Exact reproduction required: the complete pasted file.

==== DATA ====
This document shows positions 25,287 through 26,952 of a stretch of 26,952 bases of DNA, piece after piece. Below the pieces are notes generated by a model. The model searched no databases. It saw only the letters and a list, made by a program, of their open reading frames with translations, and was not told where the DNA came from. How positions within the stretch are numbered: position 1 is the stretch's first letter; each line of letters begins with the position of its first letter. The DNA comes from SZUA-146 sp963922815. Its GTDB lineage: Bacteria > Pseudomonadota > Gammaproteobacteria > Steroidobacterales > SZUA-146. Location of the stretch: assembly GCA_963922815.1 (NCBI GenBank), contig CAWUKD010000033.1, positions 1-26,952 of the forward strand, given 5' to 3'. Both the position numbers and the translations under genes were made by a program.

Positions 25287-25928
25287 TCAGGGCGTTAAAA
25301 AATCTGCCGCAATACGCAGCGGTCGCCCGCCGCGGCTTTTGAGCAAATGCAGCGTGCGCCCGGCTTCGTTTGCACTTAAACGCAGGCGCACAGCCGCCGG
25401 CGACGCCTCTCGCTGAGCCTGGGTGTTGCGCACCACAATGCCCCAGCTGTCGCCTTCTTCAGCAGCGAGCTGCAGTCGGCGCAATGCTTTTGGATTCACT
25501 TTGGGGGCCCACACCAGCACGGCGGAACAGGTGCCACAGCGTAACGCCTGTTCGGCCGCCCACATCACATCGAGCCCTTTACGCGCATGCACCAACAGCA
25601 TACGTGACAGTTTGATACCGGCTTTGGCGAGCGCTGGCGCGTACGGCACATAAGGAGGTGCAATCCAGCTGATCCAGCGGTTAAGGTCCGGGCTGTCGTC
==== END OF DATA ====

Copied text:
This document shows positions 25,287 through 26,952 of a stretch of 26,952 bases of DNA, piece after piece. Below the pieces are notes generated by a model. The model searched no databases. It saw only the letters and a list, made by a program, of their open reading frames with translations, and was not told where the DNA came from. How positions within the stretch are numbered: position 1 is the stretch's first letter; each line of letters begins with the position of its first letter. The DNA comes from SZUA-146 sp963922815. Its GTDB lineage: Bacteria > Pseudomonadota > Gammaproteobacteria > Steroidobacterales > SZUA-146. Location of the stretch: assembly GCA_963922815.1 (NCBI GenBank), contig CAWUKD010000033.1, positions 1-26,952 of the forward strand, given 5' to 3'. Both the position numbers and the translations under genes were made by a program.

Positions 25287-25928
25287 TCAGGGCGTTAAAA
25301 AATCTGCCGCAATACGCAGCGGTCGCCCGCCGCGGCTTTTGAGCAAATGCAGCGTGCGCCCGGCTTCGTTTGCACTTAAACGCAGGCGCACAGCCGCCGG
25401 CGACGCCTCTCGCTGAGCCTGGGTGTTGCGCACCACAATGCCCCAGCTGTCGCCTTCTTCAGCAGCGAGCTGCAGTCGGCGCAATGCTTTTGGATTCACT
25501 TTGGGGGCCCACACCAGCACGGCGGAACAGGTGCCACAGCGTAACGCCTGTTCGGCCGCCCACATCACATCGAGCCCTTTACGCGCATGCACCAACAGCA
25601 TACGTGACAGTTTGATACCGGCTTTGGCGAGCGCTGGCGCGTACGGCACATAAGGAGGTGCAATCCAGCTGATCCAGCGGTTAAGGTCCGGGCTGTCGTC